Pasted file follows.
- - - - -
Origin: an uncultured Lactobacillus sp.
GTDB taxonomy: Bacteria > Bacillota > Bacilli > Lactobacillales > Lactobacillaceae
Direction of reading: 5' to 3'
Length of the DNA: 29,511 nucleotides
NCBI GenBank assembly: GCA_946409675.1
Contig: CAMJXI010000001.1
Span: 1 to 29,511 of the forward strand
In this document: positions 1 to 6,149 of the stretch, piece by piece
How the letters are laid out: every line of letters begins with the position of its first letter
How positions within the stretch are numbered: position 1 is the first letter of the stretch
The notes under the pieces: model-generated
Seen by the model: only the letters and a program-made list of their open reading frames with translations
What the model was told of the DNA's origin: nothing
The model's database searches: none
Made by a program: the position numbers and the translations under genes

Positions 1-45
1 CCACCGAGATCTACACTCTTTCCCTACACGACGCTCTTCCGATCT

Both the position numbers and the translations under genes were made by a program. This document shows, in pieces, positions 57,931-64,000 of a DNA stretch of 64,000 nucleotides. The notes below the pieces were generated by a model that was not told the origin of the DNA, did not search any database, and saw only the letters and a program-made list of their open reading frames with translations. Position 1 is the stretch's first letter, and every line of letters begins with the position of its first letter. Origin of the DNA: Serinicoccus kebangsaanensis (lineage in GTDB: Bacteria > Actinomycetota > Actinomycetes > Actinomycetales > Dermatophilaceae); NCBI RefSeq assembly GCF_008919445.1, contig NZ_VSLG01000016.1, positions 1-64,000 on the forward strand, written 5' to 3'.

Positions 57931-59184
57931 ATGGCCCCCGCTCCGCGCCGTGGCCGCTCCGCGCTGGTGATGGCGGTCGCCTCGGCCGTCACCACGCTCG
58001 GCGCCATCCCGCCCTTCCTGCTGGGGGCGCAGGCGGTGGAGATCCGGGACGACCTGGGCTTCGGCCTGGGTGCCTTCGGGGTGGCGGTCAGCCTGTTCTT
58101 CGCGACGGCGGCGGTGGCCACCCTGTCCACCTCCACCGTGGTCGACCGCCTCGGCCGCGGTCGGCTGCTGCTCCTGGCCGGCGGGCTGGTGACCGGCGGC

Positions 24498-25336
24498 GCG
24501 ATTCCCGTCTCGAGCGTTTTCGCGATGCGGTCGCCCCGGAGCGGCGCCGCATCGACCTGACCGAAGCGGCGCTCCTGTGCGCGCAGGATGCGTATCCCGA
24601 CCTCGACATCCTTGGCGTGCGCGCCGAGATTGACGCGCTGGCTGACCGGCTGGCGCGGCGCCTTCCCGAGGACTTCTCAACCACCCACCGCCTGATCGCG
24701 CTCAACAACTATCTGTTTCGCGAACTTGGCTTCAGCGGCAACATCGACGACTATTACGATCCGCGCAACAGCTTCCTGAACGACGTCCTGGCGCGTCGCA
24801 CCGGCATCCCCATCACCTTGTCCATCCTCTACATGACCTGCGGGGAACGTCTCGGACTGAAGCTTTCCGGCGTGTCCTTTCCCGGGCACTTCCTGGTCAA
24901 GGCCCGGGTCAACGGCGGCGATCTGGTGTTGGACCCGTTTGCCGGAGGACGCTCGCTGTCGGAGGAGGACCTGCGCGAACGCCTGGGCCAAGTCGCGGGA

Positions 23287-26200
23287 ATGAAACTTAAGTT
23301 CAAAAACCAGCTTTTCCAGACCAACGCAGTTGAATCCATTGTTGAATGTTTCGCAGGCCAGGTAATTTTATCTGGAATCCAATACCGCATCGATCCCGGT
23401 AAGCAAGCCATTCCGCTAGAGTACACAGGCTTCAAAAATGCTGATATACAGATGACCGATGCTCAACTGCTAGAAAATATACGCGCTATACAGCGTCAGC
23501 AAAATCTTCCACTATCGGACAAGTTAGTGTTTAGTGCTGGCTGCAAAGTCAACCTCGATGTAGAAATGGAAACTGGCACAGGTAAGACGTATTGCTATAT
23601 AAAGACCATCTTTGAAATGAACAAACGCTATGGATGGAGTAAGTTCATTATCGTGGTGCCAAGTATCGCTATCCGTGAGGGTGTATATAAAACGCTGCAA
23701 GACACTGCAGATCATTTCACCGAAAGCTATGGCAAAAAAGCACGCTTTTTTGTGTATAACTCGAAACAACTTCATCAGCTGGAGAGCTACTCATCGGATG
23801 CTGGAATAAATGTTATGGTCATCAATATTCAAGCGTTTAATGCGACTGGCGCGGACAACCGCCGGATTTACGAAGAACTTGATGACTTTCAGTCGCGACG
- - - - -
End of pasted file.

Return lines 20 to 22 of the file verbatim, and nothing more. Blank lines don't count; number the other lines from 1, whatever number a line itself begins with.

57931 ATGGCCCCCGCTCCGCGCCGTGGCCGCTCCGCGCTGGTGATGGCGGTCGCCTCGGCCGTCACCACGCTCG
58001 GCGCCATCCCGCCCTTCCTGCTGGGGGCGCAGGCGGTGGAGATCCGGGACGACCTGGGCTTCGGCCTGGGTGCCTTCGGGGTGGCGGTCAGCCTGTTCTT
58101 CGCGACGGCGGCGGTGGCCACCCTGTCCACCTCCACCGTGGTCGACCGCCTCGGCCGCGGTCGGCTGCTGCTCCTGGCCGGCGGGCTGGTGACCGGCGGC